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Dec 10, 2019 - 8:44:33 PM
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8 posts since 6/29/2014

I’m pretty sure I have a PB-1 from the 1920’s. I do not know anything about old banjos but it appears to be all original except the tuners, the bridge and the head. I also do not know how to date them. I am looking for help with what I have, how original it is and also what kind of case it has(harptone?). The good news is that I can take photos!

also, if it’s not against forum rules, how much is this banjo (realistically) worth?  


Edited by - idog on 12/10/2019 20:52:55

Dec 10, 2019 - 8:54:36 PM
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8 posts since 6/29/2014

Two more pics

Dec 10, 2019 - 11:13:11 PM



2427 posts since 2/20/2016

This is a Gibson "trap door" PB-3 from 1923 or '24. The banjo appears to be in excellent condition, and the case appears to be original. It is what is called "a very nice example."

The tuners, head, and probably the bridge have indeed been changed. Everything else that I can see looks original.

Trap door Gibsons are not particularly valuable. Most that I see are tenors rather than plectrums, and the tenors are usually listed in the $600 to $1000 range, depending on condition and who's selling it. I don't know whether or not the market value for a plectrum would be any different. These days, there is probably more interest in tenors than in plectrums.

The trap door banjos have an interesting, funky sound when played with a flat pick.  They can be fun for playing Irish and old-time tunes.  I have a tenor which I keep in "Irish" tuning.

Edited by - rcc56 on 12/10/2019 23:19:57

Dec 11, 2019 - 1:36:53 AM

58 posts since 12/29/2010

You know, people like Bob are what the hangout is all about.Good folks willing
to share their knowledge and skills Thank you!

Dec 11, 2019 - 5:16:27 AM

8 posts since 6/29/2014

Thanks so much Bob! I believe I read somewhere that a change in the hex head shape happened at some point in 1925/26. Is that how you’re dating it? Is that the FON on the small piece of white paper inside near the label? How do you know it’s a PB-3 vs PB-1? Is there a place where y’all keep copies of old catalogs here for reference?

I really appreciate your help!!

Dec 11, 2019 - 5:30:17 AM

1902 posts since 10/17/2013
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That is one of the most excellent PB-3 banjos I have ever seen. I’m guessing it wasn’t played hardly at all. It looks as if you went in a time machine and bought it straight from Gibson. It’s extremely hard to find a prewar Gibson in such fine shape as yours.


If you do get the conversion bug (not that you will), and have the money and patience, have Frank Neat build a matching neck. There’s no better neck builder in my book.

If you want the most value, keep it completely original. 

Dec 11, 2019 - 7:04:20 AM

8 posts since 6/29/2014

thanks! i am a guitar and baritone uke player so the plectrum in chicago tuning is a nice change of pace to play. i basically translate all the guitar tunes i like to noodle across to the banjo. any suggestions for better/more historically accurate looking tuners?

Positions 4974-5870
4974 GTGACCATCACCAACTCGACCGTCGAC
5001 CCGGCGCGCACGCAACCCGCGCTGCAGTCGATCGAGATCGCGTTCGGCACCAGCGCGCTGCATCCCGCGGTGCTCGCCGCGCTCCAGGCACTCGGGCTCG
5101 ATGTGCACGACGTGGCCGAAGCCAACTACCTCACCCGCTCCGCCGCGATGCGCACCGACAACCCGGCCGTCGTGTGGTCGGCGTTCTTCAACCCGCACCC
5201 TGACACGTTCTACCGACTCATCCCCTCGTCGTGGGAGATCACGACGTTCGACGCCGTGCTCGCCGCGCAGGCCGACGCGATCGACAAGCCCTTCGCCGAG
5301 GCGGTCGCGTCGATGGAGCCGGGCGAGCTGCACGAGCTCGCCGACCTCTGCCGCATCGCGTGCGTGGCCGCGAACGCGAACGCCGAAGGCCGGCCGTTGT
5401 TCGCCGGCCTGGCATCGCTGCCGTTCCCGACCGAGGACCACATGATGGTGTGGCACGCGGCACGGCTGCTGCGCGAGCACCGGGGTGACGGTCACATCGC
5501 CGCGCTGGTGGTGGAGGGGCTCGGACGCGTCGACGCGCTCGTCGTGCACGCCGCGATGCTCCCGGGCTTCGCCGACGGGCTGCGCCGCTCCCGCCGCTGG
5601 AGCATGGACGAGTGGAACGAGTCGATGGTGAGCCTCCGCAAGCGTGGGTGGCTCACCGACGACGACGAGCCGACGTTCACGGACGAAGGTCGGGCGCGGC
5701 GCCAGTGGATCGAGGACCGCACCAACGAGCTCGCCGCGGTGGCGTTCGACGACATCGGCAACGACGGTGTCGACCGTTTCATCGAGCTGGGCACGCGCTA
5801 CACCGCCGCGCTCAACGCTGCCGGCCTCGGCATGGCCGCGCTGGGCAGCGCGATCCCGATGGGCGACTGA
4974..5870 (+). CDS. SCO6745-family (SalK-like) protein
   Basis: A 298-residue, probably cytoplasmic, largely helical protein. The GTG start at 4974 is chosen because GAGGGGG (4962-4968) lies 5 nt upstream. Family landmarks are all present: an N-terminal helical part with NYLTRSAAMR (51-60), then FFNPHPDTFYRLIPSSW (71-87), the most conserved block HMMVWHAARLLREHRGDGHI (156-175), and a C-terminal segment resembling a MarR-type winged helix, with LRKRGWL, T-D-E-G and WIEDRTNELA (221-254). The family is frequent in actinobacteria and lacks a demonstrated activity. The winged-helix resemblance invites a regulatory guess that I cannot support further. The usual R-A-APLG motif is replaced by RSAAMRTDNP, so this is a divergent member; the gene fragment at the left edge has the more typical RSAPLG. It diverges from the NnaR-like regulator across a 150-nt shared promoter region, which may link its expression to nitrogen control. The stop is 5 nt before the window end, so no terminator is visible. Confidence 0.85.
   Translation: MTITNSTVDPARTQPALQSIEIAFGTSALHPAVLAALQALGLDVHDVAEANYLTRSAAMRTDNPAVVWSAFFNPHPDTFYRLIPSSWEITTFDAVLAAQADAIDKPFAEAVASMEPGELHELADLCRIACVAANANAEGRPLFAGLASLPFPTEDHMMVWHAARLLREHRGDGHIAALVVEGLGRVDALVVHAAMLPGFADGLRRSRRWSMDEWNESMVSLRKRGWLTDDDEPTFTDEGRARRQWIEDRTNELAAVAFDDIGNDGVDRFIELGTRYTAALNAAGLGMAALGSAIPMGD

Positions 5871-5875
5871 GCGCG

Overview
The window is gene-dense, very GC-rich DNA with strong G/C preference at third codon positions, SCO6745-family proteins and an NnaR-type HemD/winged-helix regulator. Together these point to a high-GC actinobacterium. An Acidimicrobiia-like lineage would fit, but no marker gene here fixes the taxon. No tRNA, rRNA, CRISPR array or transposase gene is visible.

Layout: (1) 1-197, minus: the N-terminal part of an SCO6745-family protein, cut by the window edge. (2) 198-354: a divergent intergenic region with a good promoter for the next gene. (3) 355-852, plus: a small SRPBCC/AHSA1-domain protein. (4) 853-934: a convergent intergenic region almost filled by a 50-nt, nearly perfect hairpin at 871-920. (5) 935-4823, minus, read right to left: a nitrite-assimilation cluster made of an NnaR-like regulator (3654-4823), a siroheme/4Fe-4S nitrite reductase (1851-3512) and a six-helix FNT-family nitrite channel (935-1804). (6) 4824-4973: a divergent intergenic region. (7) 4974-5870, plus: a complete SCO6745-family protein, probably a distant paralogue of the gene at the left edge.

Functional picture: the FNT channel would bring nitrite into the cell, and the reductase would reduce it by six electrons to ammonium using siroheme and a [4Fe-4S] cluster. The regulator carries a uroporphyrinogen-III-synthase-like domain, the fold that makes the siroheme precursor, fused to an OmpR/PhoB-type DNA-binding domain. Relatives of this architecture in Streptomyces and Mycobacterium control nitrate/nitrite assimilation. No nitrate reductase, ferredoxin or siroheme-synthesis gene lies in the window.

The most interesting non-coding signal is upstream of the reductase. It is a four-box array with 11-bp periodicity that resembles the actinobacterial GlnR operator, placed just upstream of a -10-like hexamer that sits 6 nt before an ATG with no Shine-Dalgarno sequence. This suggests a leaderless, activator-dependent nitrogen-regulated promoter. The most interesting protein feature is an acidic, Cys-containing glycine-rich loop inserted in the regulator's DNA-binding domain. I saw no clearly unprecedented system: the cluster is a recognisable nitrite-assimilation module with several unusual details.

Dec 11, 2019 - 7:56:15 AM
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655 posts since 5/19/2018

Really nice Gibson Trap Door Plectrum. I guess some phantom opened up the vintage plectrum banjo dimension as it seems a few nice plectrums appeared here in the past 24 hours.

Plectrums are a little rarer than tenors, but more common than five strings. (There is part of a nightmare high school algebra equation in that)

As mentioned, yours is a trap door banjo. The theory was that the tone could be altered by opening and closing the door in the back. I personally cannot tell the difference, but I talked to others who tell me different, so it must be me.

What you have there that is really rare is the case. Very nice and pretty valuable. Reason being is that case can also be used for some five string banjos and some collectors will pay a premium for a period correct case that fits a particular instrument. That case alone could bring between 200-300, so add that to the value of the instrument.

Those tuners look a little off place. See if you can dig up a set that matches the instrument better.

Congratulations and enjoy playing one fine instrument.

Dec 11, 2019 - 8:12:37 AM

6574 posts since 8/28/2013

Definitely a PB3. The PB1 did not have a tone hoop, which appears in the photos.

The original tuners would have been some kind of friction tuner. Gibson used different types, some plain, some spring loaded. and many of the tenor versions had guitar type tuners. I don't think you should worry about those generally inferior originals if you plan on doing much playing. You might, however, consider replacing the tuner buttons with celluloid ones.

Some of these trapdoor banjos also came with a pick guard.

Yours is in excellent condition. You even have the tailpiece cover, which most of the time has gone awol. I have one of these PB3's and find it to be a very nice sounding and responsive banjo, although maybe not as loud as some other plectrum banjos by other makers.